Common Terms Used in the Probate or Administration of a New York Estate
While it is ideal to hire a NY estate lawyer to navigate through the probate process, due to financial constraints it may not always be an option. For that reason, in estates where the fact pattern is not too complex, some people choose to take a stab at probating a will on their own. Indeed, the language adopted in wills and Surrogate Court forms can be challenging for non-lawyers to understand.
The terms contained in a last will and testament of the deceased or the language prescribed on probate and administration forms is at times difficult for lawyers to comprehend. When attempting to interpret a will or a trust, don’t fret. The following is a list of the most common terms you will encounter in the probate of a NY estate:
Administration – when someone dies without a will, the process of opening an estate in NY is coined “administration.” The appointment of an administrator, not an executor, is necessary. The Surrogate’s Court filing fee for opening an estate is determined by a sliding scale, just as it is in a probate proceeding. For estates valued at five hundred thousand dollars or more, the filing fee is $1,250.00.
Assets: this term encompasses all property of the decedent, including real estate and personal property. If you are shopping around for an estate lawyer in NY, a frequent question you will be asked is what are the assets of the estate? Your answer will help the probate lawyer determine the difficulty he or she will encounter in transferring ownership of a certain asset from the decedent’s name to the estate.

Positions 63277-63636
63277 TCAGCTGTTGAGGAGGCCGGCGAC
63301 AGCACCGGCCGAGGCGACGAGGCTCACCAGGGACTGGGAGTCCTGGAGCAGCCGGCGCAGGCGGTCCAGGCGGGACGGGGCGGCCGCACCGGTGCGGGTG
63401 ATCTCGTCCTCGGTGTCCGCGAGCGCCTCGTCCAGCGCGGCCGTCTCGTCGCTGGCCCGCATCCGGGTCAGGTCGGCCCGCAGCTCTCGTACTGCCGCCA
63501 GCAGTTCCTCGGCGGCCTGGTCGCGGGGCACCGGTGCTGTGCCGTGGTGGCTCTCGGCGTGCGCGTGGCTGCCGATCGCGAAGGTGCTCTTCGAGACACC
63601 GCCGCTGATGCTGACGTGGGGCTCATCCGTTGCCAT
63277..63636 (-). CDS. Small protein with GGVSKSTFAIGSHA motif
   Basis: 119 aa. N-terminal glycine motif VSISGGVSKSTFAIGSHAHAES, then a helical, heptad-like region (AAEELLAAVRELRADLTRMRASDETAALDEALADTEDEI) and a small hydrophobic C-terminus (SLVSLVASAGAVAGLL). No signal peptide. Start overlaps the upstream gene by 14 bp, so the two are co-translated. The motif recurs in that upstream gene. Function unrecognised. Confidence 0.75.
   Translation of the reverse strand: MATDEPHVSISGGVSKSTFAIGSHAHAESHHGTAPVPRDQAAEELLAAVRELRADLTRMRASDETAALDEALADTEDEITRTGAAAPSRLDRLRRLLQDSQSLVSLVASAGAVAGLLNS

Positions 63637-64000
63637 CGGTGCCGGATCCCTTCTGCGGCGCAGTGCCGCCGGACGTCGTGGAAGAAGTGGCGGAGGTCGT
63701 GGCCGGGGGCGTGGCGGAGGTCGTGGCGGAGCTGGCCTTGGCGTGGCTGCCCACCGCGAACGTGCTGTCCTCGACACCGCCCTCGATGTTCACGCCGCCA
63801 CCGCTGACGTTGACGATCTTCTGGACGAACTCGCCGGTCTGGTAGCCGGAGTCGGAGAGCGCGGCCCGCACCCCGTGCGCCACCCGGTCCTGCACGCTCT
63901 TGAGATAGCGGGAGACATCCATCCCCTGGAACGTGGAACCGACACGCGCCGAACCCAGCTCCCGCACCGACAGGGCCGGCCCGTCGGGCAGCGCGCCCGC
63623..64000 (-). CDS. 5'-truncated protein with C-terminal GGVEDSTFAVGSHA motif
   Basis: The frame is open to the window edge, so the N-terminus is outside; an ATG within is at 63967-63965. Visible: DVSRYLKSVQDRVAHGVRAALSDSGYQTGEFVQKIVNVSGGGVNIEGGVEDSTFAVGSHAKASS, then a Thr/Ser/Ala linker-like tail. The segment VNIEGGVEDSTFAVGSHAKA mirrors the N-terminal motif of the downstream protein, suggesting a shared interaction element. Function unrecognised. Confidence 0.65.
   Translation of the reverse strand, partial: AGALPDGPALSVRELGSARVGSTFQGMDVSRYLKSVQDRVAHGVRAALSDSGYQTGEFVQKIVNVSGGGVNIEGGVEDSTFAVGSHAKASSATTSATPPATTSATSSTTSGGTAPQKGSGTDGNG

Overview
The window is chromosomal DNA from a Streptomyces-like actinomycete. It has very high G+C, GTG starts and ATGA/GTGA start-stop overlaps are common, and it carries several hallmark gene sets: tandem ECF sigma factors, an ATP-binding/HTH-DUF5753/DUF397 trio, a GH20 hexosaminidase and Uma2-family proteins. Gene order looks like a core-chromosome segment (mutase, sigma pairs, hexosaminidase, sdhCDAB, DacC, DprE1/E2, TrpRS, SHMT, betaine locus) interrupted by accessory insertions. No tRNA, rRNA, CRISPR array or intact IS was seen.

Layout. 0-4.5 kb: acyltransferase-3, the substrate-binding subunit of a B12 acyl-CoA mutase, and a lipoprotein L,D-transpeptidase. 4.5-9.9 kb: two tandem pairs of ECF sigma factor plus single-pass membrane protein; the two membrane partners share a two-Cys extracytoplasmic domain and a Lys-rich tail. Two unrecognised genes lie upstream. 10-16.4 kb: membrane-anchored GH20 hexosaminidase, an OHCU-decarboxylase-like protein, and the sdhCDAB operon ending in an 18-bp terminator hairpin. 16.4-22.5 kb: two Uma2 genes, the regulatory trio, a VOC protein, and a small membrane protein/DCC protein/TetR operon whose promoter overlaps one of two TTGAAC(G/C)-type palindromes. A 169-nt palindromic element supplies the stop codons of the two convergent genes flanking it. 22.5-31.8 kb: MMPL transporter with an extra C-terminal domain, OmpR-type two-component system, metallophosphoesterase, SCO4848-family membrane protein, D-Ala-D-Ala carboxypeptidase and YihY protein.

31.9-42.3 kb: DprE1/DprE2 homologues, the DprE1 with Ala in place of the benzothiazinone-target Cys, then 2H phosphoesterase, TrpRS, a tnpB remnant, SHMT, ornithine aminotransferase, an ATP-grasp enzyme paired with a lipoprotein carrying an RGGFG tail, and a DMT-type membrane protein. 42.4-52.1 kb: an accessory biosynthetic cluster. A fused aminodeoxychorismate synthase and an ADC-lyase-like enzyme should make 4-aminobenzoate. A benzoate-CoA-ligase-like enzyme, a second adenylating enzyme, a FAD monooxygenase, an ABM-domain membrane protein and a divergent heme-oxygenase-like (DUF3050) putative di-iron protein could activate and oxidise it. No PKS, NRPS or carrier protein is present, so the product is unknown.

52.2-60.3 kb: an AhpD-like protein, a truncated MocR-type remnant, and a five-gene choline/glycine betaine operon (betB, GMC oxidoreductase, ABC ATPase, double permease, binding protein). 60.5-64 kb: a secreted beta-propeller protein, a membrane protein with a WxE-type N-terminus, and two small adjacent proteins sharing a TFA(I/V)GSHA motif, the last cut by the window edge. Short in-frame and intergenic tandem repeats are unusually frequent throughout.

Beneficiary: an individual or entity named in the decedent’s last will and testament to inherit an item, whether it be money or real estate, from the deceased’s estate. For example, “I give my sneaker collection to Anna Smith, and my condo to the Bronx Zoo.” Both Anna and the zoo are beneficiaries in the will. Life insurance policies and retirement plans typically have designated beneficiaries on file, as do some bank accounts. Make sure to confirm that there are no designated beneficiaries on the accounts you are trying to access before filing a probate petition.
Bequeath: if you are reviewing a will, you should come across a sentence that reads something like “I bequeath my real property to my niece, Katy.” Bequeath is just a fancy word used by NY estate planning lawyers to mean “give.”
Bequest: this is another fancy word used by NY estate planning lawyers to mean “a gift at death.” This not to be confused with a lifetime gift that the decedent gives during his or her life. A bequest vests in the beneficiary only at the time of the decedent’s death.
Bond: it is often the case that Surrogate’s Court will require a nominated executor or administrator to post a bond for a specific amount before they are officially appointment by the court. Such a bond acts as an insurance policy for the heirs of the estate against any loss the estate may incur from the acts of the personal representative of an estate (the administrator or executor). For example, if the executor flees the country with 300k belonging to beneficiaries of the estate, the bond company will cover that loss.